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Who Were The Celts, What Was Their Reputation And Was It Justified?

1062 words - 5 pages

The Celts; to some of us these words conjure up thoughts of the Irish people and maybe even your favourite football team, but to those of you reading this who wish to be better educated, the ancient Celts were a culture; a group if you wish , of people who inhabited a vast area of ancient Europe. They spread from as far east as Galatia (modern-day turkey), to the western point of the British Isles. The Celts originated in central Europe and were believed to have spread out from there. The Celts were not an empire, or even a civilisation, no the Celts were a way of life, a culture. To be a Celt meant living the Celtic way of life but could these people ever give themselves a nationality could ...view middle of the document...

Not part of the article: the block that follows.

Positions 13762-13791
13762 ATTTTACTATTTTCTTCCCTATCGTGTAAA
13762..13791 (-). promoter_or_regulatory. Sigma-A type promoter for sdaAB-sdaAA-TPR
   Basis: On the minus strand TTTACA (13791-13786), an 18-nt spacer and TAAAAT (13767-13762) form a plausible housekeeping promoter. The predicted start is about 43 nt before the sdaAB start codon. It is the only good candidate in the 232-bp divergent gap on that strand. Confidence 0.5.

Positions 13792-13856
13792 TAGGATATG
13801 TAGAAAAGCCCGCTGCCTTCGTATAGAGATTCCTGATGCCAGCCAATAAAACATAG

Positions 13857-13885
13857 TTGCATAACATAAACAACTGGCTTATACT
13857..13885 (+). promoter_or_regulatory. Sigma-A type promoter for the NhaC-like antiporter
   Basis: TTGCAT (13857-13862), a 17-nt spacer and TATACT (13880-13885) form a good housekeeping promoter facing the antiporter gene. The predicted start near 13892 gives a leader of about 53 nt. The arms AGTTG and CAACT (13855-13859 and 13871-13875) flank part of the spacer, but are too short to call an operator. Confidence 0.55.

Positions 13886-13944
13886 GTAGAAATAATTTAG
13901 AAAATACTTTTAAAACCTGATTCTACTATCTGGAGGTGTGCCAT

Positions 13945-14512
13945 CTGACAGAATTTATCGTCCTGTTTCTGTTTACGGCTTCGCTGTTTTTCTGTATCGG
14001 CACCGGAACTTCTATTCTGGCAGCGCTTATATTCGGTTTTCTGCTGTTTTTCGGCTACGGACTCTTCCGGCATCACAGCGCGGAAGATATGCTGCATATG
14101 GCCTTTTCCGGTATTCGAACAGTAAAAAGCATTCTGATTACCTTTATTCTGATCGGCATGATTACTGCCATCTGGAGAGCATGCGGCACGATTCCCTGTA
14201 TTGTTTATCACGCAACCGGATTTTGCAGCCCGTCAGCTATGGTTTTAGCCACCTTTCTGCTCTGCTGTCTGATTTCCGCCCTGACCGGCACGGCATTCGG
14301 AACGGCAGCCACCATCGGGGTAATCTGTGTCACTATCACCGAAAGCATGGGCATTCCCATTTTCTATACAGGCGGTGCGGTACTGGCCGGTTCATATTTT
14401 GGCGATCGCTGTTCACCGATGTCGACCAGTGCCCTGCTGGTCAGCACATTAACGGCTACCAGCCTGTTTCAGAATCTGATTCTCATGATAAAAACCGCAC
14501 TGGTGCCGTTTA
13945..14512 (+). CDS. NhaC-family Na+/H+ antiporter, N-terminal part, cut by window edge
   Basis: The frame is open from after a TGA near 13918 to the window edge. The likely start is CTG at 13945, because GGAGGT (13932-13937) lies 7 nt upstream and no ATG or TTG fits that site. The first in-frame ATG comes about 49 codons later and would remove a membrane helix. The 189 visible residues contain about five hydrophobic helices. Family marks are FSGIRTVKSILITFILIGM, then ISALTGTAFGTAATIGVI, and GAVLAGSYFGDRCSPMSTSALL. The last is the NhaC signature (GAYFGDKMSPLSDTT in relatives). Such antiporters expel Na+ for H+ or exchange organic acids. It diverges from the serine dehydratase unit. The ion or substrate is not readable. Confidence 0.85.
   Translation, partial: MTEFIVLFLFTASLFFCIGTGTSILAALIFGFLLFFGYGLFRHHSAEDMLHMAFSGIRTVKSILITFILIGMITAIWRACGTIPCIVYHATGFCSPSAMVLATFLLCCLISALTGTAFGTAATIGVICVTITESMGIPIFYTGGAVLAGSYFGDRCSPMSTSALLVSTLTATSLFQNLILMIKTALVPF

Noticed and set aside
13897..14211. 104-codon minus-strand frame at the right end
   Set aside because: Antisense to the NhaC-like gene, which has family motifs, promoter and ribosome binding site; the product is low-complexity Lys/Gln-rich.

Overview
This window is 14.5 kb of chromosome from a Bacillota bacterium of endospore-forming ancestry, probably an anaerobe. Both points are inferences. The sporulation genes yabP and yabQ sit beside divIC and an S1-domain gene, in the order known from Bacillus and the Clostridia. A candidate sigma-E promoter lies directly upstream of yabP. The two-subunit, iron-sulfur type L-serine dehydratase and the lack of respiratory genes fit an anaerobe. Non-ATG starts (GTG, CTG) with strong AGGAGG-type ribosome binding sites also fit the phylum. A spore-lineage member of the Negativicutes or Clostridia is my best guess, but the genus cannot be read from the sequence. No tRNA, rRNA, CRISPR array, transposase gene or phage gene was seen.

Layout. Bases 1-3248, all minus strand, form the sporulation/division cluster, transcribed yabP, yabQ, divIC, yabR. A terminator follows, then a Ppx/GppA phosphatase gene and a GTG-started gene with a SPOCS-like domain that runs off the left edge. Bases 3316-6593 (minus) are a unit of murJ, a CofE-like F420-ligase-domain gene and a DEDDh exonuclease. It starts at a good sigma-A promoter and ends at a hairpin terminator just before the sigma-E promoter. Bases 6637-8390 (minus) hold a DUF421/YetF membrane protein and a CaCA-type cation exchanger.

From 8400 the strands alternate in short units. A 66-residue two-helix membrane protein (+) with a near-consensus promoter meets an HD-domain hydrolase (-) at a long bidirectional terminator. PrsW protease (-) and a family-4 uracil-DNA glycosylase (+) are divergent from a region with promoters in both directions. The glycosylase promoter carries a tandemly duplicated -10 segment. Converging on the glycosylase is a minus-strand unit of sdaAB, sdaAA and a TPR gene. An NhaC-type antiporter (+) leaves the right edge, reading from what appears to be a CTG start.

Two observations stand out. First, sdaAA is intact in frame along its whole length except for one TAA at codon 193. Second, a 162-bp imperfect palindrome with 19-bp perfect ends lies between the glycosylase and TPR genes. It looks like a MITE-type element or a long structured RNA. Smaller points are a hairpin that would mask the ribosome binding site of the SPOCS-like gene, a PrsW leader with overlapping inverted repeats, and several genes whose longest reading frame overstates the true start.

It is from the Greek 'Keltoi' that Celt is derived. All available written sources about the Celts were from Greek and roman sources who when they wrote about them were mainly hostile and prejudicial towards the Celts. Julius Cæser wrote of his encounter of the Celts particularly those from Gaul in his book 'The conquest of Gaul'.There were considered to be three main phases in the Celtic culture. These are Urnfield, Halstatt and the most well known LaTene. The LaTene phase began in c.500BC and by c.100BC it has spread all over Europe. During the span of these 300 years the LaTene Celts begin to trade and practice warfare within their own tribes and with the other nations of the European world.There was a definite hierarchal structure within the Celts. Celtic LaTene society was largely agricultural and tribal. Like most ancient societies, there were privileged families - aristocrats - in each tribe. There were also privileged groups such as priests and craftsmen. A writer, Strabo tells us there were three groups of men who were held in high esteem in each tribe - the bards, the vates and the druids. The bards were singers and poets, the vates were philosophers and the druids were religious men who carried out human and animal sacrifices (such as the wicker man) to the gods and dispensed justice. Craftsmen were considered especially important. The majority of the people in the tribe were the peasantry. But even among the peasants there was a system of hierarchy which usually consisted of the mad at the head of the household. There was a government in the tribes which was believed to consist of chieftains and kings. Julius Cæser in his writings in "The Conquest of Gaul" said 'In Gaul, not only every tribe, canton, subdivision of a canton, but almost every family is divided into rival factions. At the...

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